Tuesday, March 29, 2022

New Article: Judging Women Who Kill Their Batterers in the United States: A Violation of Their Right to Equality Before the Law Under the ICCPR

Paulina Lucio Maymon, Judging Women Who Kill Their Batterers in the United States: A Violation of Their Right to Equality Before the Law Under the ICCPR, American University International Law Review, Vol. 37: Iss. 1, Article 3 (2022). Abstract below.

Research suggests that when women commit an offense against another’s life, they often do it in the context of domestic violence. Nevertheless, state and federal courts in the United States continue to ignore or inappropriately consider female defendants’ histories of domestic abuse and trauma in their criminal trials for killing their abusers. Many courts in the United States taint female defendants’ criminal trials by injecting gender biases and stereotypes, which often leads to miscarriages of justice. This Comment argues that the United States has violated female defendants’ rights to equality before the law under article 26 of the International Covenant on Civil and Political Rights (ICCPR) through its courts, which have discriminated against them on the basis of sex in their criminal trials for killing their abusers. National and local statistics and the criminal trials of five women convicted and sentenced for killing their batterers are analyzed to prove this violation. The Comment provides recommendations to prevent future violations and to provide redress to the women whose human rights were infringed. Although this article focuses on the United States, it outlines a pathway for women in other jurisdictions to assert their rights to equality before the law, under the ICCPR, when courts judge them based on myths and stereotypes.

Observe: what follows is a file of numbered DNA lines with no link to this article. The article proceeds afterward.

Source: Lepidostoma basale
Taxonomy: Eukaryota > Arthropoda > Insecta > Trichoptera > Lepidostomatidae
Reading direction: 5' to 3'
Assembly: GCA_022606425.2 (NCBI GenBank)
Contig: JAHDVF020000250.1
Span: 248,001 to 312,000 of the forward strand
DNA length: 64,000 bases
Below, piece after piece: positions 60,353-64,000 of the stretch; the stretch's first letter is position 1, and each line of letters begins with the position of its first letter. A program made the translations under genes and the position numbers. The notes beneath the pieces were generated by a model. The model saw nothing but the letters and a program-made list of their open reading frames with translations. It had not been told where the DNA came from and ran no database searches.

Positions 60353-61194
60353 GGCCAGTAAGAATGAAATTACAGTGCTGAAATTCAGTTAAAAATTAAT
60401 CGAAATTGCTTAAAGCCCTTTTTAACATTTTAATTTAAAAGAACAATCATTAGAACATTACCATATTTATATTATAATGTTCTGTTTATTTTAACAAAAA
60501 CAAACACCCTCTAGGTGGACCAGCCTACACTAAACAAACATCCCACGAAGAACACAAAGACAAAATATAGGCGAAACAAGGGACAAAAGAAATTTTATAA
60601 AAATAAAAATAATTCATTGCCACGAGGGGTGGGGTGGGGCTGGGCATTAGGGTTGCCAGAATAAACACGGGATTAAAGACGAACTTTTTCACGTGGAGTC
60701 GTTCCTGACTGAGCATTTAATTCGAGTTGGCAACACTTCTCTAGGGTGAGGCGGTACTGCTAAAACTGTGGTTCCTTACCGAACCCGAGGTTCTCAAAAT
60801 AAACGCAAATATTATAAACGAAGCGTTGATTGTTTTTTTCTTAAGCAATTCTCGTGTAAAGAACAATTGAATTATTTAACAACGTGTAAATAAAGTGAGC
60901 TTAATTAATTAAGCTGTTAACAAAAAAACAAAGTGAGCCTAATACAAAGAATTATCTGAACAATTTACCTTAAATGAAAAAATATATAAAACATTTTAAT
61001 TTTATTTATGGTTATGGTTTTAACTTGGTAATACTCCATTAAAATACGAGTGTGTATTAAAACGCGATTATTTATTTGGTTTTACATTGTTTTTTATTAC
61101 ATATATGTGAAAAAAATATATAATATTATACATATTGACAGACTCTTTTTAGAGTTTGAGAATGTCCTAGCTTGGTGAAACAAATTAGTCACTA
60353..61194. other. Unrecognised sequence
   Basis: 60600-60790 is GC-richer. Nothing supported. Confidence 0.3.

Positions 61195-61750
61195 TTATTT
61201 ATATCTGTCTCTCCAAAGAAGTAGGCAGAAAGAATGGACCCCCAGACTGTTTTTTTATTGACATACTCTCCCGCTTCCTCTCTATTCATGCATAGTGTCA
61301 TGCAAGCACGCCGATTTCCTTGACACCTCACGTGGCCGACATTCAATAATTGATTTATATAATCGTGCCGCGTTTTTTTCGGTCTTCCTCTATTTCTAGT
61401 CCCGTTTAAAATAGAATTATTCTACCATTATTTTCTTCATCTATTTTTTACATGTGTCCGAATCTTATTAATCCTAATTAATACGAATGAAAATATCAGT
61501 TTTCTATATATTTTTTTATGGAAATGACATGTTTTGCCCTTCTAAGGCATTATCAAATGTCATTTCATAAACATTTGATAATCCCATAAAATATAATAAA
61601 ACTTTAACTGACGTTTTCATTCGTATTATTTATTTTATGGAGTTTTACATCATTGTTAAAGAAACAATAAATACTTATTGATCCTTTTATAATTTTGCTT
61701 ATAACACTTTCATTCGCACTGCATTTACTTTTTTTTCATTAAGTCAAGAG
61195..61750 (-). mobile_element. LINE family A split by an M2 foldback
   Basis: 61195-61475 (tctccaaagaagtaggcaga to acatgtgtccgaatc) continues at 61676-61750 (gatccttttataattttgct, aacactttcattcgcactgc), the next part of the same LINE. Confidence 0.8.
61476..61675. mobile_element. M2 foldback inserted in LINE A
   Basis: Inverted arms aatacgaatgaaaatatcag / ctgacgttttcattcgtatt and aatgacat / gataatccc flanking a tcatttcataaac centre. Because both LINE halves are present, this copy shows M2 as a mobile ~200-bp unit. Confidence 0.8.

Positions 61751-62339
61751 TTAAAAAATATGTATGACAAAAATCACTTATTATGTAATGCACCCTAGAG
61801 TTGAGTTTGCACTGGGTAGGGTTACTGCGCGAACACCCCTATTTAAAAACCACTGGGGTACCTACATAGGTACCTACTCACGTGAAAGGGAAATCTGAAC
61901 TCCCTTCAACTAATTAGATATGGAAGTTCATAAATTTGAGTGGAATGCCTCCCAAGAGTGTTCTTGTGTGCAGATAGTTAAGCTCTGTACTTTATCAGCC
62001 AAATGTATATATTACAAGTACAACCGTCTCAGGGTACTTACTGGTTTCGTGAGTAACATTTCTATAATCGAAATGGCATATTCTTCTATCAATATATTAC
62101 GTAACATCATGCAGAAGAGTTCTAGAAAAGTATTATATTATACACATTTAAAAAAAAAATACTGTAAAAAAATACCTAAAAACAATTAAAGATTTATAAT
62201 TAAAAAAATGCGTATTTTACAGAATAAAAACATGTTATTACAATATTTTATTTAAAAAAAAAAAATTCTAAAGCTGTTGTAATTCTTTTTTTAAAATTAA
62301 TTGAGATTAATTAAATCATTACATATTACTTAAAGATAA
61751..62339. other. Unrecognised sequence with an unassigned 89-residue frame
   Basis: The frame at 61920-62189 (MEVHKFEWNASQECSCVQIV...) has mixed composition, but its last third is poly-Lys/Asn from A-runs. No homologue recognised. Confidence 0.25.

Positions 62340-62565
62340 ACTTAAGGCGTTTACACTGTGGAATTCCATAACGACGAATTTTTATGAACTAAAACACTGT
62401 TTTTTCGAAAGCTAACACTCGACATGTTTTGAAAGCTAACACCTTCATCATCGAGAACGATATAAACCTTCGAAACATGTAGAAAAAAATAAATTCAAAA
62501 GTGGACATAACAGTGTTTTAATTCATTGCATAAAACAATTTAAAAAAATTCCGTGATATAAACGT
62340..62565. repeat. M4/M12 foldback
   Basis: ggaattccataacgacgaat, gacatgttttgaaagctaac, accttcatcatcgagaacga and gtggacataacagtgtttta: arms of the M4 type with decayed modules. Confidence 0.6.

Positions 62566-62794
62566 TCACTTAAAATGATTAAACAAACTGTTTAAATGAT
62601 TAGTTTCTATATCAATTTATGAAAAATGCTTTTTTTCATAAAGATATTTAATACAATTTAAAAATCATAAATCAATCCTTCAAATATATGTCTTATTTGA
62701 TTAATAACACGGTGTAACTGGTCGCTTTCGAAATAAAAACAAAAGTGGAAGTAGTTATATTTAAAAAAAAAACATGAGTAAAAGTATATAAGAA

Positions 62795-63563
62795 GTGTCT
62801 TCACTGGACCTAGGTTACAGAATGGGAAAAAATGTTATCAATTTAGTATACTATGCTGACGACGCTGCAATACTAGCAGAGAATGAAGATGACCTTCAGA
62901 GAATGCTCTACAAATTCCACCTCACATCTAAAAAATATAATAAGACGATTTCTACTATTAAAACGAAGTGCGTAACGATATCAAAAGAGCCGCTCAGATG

https://lawprofessors.typepad.com/human_rights/2022/03/new-article-judging-women-who-kill-their-batterers-in-the-united-states-a-violation-of-their-right-t.html

Books and articles, Domestic Violence, ICCPR, Women's Rights | Permalink

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